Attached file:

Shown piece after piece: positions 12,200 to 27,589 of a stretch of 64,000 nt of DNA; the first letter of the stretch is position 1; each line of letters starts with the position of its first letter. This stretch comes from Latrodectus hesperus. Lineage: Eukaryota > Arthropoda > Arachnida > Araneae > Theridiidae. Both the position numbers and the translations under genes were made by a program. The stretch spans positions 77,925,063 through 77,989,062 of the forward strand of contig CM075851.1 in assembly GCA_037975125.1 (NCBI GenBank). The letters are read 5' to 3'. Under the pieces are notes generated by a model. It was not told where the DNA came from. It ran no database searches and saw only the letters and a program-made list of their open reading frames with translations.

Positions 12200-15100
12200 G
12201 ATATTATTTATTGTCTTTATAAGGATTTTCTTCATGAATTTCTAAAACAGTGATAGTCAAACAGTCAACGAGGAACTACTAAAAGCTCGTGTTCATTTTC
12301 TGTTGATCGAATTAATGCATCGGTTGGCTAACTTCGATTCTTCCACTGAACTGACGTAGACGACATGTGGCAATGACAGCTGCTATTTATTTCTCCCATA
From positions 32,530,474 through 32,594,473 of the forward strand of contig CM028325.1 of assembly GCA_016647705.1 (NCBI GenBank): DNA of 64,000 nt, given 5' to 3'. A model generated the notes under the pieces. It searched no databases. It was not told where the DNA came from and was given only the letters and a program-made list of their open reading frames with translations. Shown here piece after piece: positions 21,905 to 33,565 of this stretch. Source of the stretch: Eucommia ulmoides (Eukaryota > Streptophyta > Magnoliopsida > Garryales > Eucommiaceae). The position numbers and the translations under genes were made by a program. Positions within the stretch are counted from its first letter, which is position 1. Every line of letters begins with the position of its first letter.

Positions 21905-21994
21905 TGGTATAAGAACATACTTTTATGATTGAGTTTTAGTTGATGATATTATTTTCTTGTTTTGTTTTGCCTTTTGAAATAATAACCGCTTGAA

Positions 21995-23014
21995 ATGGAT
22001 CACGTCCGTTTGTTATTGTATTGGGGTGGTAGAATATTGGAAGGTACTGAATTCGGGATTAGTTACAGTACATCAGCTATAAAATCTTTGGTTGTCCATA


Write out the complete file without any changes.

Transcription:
Shown piece after piece: positions 12,200 to 27,589 of a stretch of 64,000 nt of DNA; the first letter of the stretch is position 1; each line of letters starts with the position of its first letter. This stretch comes from Latrodectus hesperus. Lineage: Eukaryota > Arthropoda > Arachnida > Araneae > Theridiidae. Both the position numbers and the translations under genes were made by a program. The stretch spans positions 77,925,063 through 77,989,062 of the forward strand of contig CM075851.1 in assembly GCA_037975125.1 (NCBI GenBank). The letters are read 5' to 3'. Under the pieces are notes generated by a model. It was not told where the DNA came from. It ran no database searches and saw only the letters and a program-made list of their open reading frames with translations.

Positions 12200-15100
12200 G
12201 ATATTATTTATTGTCTTTATAAGGATTTTCTTCATGAATTTCTAAAACAGTGATAGTCAAACAGTCAACGAGGAACTACTAAAAGCTCGTGTTCATTTTC
12301 TGTTGATCGAATTAATGCATCGGTTGGCTAACTTCGATTCTTCCACTGAACTGACGTAGACGACATGTGGCAATGACAGCTGCTATTTATTTCTCCCATA
From positions 32,530,474 through 32,594,473 of the forward strand of contig CM028325.1 of assembly GCA_016647705.1 (NCBI GenBank): DNA of 64,000 nt, given 5' to 3'. A model generated the notes under the pieces. It searched no databases. It was not told where the DNA came from and was given only the letters and a program-made list of their open reading frames with translations. Shown here piece after piece: positions 21,905 to 33,565 of this stretch. Source of the stretch: Eucommia ulmoides (Eukaryota > Streptophyta > Magnoliopsida > Garryales > Eucommiaceae). The position numbers and the translations under genes were made by a program. Positions within the stretch are counted from its first letter, which is position 1. Every line of letters begins with the position of its first letter.

Positions 21905-21994
21905 TGGTATAAGAACATACTTTTATGATTGAGTTTTAGTTGATGATATTATTTTCTTGTTTTGTTTTGCCTTTTGAAATAATAACCGCTTGAA

Positions 21995-23014
21995 ATGGAT
22001 CACGTCCGTTTGTTATTGTATTGGGGTGGTAGAATATTGGAAGGTACTGAATTCGGGATTAGTTACAGTACATCAGCTATAAAATCTTTGGTTGTCCATA